Malta: Courts set yet another dangerous precedent against the Free Press
The Journalists' Committee regrets to note yet another court ruling that seriously undermines the journalists' freedom of expression and their ability to do their job.
The Constitutional Court turned down an appeal by The Times against a sentence that has serious implications on the concept of qualified privilege and the journalists' ability to report what is said in open court.
The case goes back to 1995 when journalist Sharon Spiteri reported that lawyer Tonio Azzopardi had been found in contempt of court by Magistrate Silvio Meli. Ms Spiteri, who was the newspaper's court editor at the time, was in the courtroom when she heard the magistrate find the lawyer in contempt of court but the record of the proceedings did not reflect what the magistrate said in open court.
Dr Azzopardi protested and The Times carried a correction to clarify that the action was not actually taken against him, but the lawyer still sued for libel.
During the proceedings, police inspector Peter Paul Zammit, who was in the courtroom when the incident took place in 1995, confirmed he heard the magistrate find Dr Azzopardi in contempt of court, adding that the magistrate was "very angry".
In November 1999, the First Hall of the Civil Court found in favour of Dr Azzopardi. The Times appealed but the Court of Appeal confirmed the first court's judgment in 2003. The Constitutional Court, presided by Mr Justice Joseph Camilleri, Mr Justice Joseph Filletti and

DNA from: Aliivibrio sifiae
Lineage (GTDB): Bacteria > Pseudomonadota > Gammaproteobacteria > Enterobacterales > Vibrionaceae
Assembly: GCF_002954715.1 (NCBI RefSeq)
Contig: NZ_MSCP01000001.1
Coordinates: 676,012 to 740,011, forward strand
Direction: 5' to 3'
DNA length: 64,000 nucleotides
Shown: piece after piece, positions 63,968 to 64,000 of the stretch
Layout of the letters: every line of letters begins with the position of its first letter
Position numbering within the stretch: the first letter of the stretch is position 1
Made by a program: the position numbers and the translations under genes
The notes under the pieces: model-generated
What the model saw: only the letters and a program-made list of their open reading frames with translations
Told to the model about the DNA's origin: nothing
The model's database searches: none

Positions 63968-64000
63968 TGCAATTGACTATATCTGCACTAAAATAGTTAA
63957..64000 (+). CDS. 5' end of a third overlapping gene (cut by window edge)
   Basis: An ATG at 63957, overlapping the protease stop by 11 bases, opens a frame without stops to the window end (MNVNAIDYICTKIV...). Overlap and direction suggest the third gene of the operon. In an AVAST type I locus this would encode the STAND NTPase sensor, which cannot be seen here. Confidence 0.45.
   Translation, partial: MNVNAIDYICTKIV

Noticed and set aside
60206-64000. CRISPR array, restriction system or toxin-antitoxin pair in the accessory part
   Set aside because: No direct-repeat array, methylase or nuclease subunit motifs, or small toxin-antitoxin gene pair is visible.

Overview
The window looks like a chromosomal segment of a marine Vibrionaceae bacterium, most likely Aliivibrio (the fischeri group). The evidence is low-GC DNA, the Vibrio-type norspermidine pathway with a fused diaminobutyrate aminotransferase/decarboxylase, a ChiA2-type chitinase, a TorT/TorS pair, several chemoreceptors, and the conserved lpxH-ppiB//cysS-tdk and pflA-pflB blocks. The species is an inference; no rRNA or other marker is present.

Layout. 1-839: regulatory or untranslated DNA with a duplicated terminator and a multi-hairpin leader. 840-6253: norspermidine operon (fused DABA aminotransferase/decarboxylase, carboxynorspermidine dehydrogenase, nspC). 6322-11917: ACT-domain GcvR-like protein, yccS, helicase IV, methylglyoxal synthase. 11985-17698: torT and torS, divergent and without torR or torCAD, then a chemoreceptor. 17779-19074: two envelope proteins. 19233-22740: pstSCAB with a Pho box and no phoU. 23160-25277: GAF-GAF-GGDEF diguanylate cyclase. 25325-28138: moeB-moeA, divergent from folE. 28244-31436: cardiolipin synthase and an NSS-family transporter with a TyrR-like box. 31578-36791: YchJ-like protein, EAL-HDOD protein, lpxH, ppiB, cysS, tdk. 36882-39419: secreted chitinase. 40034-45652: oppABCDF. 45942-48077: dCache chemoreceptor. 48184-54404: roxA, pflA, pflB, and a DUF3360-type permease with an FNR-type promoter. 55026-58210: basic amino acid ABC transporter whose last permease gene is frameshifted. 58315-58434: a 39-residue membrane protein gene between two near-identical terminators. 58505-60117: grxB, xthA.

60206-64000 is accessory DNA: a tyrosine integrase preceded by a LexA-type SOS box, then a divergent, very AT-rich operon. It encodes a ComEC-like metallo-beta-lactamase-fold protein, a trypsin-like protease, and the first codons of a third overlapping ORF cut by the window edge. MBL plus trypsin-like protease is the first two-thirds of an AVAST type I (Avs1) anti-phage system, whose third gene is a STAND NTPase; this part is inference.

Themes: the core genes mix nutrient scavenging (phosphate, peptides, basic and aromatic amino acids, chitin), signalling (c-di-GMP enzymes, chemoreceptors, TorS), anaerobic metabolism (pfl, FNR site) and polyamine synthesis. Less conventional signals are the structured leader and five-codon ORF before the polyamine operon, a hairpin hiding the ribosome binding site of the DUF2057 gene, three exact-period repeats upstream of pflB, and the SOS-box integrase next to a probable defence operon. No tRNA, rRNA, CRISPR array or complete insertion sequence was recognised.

Mr Justice Tonio Mallia, confirmed the sentence again last week.
The Journalists' Committee finds the judgment unacceptable as it undermines the journalists' qualified privilege as enshrined in the Press Act, which states in article 12a that editors and publishers can defend themselves from libel proceedings if they prove that "the information published consisted of an accurate report of a speech made at an important public event by an identified person who knew or could have reasonably known or expected that the contents of that speech was to be published in a newspaper or in a broadcast...".
We believe the case fits the parameters of this article.
"The public has a right to know what actually happens exactly in a court of law, and journalists have a duty to report it," Committee Chairman Karl Schembri said. "The newspaper has proven that its version of facts was correct with the corroborating testimony of Inspector Zammit. The sentence shifts responsibility of the magistrate in question to communicate his actions adequately onto the journalist and confirms yet again how biased our law courts are against journalism and the free press."
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